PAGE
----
Some readers may be deterred by Esme’s virtuousness and smooth edges. To others, this gentle, hopeful story will be a balm for nerves frazzled by the pandemic or patience fried by sexism. “Everything I do gets eaten or dirtied or burned,” Lizzie, the housemaid working for very little money for the dictionary’s first editor, tells Esme. “At the end of the day there’s no proof I’ve been here at all.” It is Lizzie who assures Esme of the relevance of “bondmaid” and provides its definition.
Williams’s satisfying novel animates a fascinating history and imbues it with a feminist slant, asking how words mean different things to men and women. A relevant inquiry: last year the OED updated classifications of dozens of words including “woman”. While the novel flags a little in its final quarter, this is a captivating debut with a memorable heroine.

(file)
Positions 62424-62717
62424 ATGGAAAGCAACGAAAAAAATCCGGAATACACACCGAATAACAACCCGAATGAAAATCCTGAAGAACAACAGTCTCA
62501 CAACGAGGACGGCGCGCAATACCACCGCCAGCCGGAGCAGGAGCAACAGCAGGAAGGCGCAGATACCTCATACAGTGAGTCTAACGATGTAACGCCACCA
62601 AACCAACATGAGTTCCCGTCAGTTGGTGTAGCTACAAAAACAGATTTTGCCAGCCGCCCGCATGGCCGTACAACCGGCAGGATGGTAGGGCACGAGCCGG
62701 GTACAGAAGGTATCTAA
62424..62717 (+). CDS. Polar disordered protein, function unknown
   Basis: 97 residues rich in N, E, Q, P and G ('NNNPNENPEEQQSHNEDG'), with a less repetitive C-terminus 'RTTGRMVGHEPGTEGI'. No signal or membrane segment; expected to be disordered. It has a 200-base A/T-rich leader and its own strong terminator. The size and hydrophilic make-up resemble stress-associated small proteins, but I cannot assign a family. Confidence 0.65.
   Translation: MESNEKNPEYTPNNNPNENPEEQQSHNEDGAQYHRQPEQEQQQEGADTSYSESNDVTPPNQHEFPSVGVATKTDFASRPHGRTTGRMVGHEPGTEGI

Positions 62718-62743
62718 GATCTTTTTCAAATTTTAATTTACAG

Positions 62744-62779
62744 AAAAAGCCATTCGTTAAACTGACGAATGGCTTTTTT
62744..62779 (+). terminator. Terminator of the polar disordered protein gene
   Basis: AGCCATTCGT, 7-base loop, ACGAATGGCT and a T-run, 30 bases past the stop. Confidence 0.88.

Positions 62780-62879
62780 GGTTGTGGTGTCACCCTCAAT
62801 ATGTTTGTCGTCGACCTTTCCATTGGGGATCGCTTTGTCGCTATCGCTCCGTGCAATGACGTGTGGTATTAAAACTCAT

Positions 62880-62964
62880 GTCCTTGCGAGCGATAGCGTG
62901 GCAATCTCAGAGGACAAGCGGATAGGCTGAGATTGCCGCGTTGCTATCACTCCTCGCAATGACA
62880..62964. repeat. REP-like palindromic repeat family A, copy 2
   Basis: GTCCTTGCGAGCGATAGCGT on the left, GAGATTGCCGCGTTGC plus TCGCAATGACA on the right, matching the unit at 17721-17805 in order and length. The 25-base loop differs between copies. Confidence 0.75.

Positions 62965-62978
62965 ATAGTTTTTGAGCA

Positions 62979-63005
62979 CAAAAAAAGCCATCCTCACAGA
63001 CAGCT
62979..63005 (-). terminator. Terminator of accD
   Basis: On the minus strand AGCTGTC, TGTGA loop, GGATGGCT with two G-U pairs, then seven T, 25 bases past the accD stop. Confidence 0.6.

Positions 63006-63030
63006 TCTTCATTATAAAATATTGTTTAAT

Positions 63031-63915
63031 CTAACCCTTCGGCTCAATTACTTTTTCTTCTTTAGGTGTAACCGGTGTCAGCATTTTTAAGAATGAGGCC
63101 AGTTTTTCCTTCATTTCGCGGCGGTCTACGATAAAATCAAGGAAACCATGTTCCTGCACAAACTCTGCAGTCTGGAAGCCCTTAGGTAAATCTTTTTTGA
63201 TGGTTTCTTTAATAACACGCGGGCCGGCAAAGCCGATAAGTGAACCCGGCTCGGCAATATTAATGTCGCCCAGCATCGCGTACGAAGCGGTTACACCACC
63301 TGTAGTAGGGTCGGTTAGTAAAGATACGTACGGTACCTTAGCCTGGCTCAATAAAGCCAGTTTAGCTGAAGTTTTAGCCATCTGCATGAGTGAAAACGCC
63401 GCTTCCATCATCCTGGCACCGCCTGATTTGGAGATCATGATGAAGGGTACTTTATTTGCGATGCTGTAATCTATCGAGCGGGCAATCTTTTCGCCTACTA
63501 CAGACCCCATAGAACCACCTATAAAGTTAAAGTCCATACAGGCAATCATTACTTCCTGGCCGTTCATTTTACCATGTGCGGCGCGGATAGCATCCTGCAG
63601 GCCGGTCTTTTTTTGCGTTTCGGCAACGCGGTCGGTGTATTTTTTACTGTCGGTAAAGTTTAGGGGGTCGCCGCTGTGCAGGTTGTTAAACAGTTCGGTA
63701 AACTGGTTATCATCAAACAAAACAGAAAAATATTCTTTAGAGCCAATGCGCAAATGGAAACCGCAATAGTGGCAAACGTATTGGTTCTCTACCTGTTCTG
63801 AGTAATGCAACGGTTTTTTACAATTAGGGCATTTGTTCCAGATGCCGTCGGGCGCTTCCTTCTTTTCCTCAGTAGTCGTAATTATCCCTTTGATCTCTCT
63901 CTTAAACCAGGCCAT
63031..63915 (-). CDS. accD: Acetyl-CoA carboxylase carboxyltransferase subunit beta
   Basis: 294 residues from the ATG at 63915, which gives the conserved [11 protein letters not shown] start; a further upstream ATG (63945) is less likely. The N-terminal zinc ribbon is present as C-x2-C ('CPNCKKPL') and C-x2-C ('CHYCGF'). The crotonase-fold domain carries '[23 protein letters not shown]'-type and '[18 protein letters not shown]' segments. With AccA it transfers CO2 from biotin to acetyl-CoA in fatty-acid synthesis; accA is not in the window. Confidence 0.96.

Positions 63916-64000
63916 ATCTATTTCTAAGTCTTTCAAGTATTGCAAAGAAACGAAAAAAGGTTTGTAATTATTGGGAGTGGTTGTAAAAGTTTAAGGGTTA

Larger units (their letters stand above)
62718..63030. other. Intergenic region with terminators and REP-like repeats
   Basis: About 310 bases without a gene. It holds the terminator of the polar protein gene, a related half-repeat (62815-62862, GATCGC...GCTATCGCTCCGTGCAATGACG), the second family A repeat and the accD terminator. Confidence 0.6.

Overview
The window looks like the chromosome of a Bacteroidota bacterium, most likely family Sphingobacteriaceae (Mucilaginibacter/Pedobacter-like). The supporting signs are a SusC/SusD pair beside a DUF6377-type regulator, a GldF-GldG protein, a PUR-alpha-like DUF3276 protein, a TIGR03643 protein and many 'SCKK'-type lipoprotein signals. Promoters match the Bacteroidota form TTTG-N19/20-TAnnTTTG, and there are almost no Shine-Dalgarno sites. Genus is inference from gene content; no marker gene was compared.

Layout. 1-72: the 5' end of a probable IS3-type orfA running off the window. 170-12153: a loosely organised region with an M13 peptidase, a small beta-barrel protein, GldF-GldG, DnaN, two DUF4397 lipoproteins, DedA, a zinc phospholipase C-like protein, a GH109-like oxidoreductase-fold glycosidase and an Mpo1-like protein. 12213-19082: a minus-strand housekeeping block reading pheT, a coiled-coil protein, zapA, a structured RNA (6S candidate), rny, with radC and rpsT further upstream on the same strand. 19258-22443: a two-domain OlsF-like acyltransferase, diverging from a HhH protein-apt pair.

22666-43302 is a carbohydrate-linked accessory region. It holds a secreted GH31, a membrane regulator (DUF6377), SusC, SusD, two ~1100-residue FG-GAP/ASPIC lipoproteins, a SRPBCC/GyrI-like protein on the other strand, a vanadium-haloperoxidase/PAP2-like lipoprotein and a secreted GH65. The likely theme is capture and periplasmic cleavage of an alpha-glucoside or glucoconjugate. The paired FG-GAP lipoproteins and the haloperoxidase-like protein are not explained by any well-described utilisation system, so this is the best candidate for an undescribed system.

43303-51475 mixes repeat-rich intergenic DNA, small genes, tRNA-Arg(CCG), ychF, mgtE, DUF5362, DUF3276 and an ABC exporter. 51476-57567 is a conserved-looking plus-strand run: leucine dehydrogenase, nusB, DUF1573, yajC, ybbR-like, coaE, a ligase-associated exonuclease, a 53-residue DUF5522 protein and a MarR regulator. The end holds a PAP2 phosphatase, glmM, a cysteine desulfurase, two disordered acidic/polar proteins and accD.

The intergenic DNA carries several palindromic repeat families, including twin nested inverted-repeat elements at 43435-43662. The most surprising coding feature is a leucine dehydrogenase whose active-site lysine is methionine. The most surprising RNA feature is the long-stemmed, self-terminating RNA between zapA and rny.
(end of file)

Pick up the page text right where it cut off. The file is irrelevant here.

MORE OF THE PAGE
This novel was inspired by the accidental omission of the word “bondmaid” from the Oxford English Dictionary in 1901. From this quirky lexicographical incident Pip Williams has conjured an extraordinary, charming novel.... This gentle debut, shortlisted for the Walter Scott prize for historical fiction, builds to a shattering finale. The opening chapters seem to promise something slight and fey, but Williams pins a whole, rich life to the page. You do not end a book in a storm of tears without first coming to love the characters and their world.